• eyetracking@ethz.ch

Category Archives: Gaze-based interaction

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Short Paper and Workshop Paper accepted at GIScience 2018

We are happily announcing that two of our papers have been accepted at GIScience 2018 and the Workshop on Spatial big data and machine learning in GIScience:

Fabian Göbel, Peter Kiefer, Ioannis Giannopoulos and Martin Raubal. 2018. Gaze Sequences and Map Task Complexity. GIScience 2018, Melbourne, Australia.

Fabian Göbel, Henry Martin. 2018. Unsupervised Clustering of Eye Tracking Data. Spatial big data and machine learning in GIScience, Workshop at GIScience 2018, Melbourne, Australia.

Both works are part of the IGAMaps project.


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LAMETTA at GeoSummit: Visit by Federal Councillor Guy Parmelin

We have presented the LAMETTA project at the GeoSummit in Bern (6-7 June 2018), the largest congress for geoinformatics, surveying and planning in Switzerland.

Federal councilor Guy Parmelin was one of the first visitors of our exhibit and was very interested in the innovative system. Due to his subsequent opening speech, there was no time to try out the gaze-based tourist guide to Lake Lucerne himself, but the short visit seemed already impressive.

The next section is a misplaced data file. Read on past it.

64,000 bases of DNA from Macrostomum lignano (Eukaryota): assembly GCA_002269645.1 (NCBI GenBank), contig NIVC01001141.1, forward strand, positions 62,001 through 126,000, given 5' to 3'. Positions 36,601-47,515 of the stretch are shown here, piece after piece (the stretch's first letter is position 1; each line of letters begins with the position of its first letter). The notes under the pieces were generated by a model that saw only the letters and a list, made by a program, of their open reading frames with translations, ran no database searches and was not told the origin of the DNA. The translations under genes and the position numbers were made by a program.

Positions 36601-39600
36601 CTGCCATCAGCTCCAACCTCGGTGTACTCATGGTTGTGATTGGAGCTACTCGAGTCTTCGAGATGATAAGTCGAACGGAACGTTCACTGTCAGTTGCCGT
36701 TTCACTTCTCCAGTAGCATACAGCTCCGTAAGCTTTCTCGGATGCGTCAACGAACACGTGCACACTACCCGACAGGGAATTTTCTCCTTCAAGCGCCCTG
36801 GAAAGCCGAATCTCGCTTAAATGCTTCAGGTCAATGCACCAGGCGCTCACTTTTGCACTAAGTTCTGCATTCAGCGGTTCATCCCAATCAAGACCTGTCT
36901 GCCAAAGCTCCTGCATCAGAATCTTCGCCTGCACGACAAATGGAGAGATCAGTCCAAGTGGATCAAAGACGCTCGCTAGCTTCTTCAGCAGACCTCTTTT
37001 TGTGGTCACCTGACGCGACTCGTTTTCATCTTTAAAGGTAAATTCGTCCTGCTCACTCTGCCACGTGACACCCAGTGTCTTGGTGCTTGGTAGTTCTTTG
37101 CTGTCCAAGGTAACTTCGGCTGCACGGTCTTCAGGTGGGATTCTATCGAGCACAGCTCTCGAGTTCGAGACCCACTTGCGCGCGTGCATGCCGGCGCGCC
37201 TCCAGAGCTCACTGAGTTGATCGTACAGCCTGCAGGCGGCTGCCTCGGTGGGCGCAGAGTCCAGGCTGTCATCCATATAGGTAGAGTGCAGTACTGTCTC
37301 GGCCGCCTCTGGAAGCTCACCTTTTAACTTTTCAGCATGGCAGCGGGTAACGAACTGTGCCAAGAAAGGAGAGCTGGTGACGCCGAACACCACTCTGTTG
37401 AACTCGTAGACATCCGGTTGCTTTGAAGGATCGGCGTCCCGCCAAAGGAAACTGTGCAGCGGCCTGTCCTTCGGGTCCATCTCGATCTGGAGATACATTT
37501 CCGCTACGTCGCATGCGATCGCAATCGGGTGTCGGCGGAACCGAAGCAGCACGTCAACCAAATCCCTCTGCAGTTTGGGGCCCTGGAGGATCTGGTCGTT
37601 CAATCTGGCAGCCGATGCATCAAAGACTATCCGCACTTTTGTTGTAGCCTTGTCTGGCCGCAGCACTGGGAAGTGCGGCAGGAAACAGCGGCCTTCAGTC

A large number of visitors from both, industry and academia, visited our exhibit and tried out the system. In addition, our exhibit was part of the GeoSchoolDay – an event in conjunction with GeoSummit which introduces students at high school age to applications and opportunities of geo information technologies. Approx. 500 pupils visited LAMETTA and learned about eye tracking and its application in interactive systems.


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Papers accepted at ETRA and ETVIS

We are happy to announce, that two of our papers have been accepted at ETRA and ETVIS.

Fabian Göbel, Peter Kiefer, Ioannis Giannopoulos, Andrew T. Duchowski, and Martin Raubal. 2018. Improving Map Reading with Gaze-Adaptive Legends. In ETRA ’18: 2018 Symposium on Eye Tracking Research & Applications

David Rudi, Peter Kiefer, and Martin Raubal. 2018. Visualizing Pilot Eye Movements for Flight Instructors. In ETVIS’18: 3rdWorkshop on Eye Tracking and Visualization

These papers are part of the IGAMaps and Awareness in Aviation projects.

Peter Kiefer has further been involved in ETRA as an Area Chair.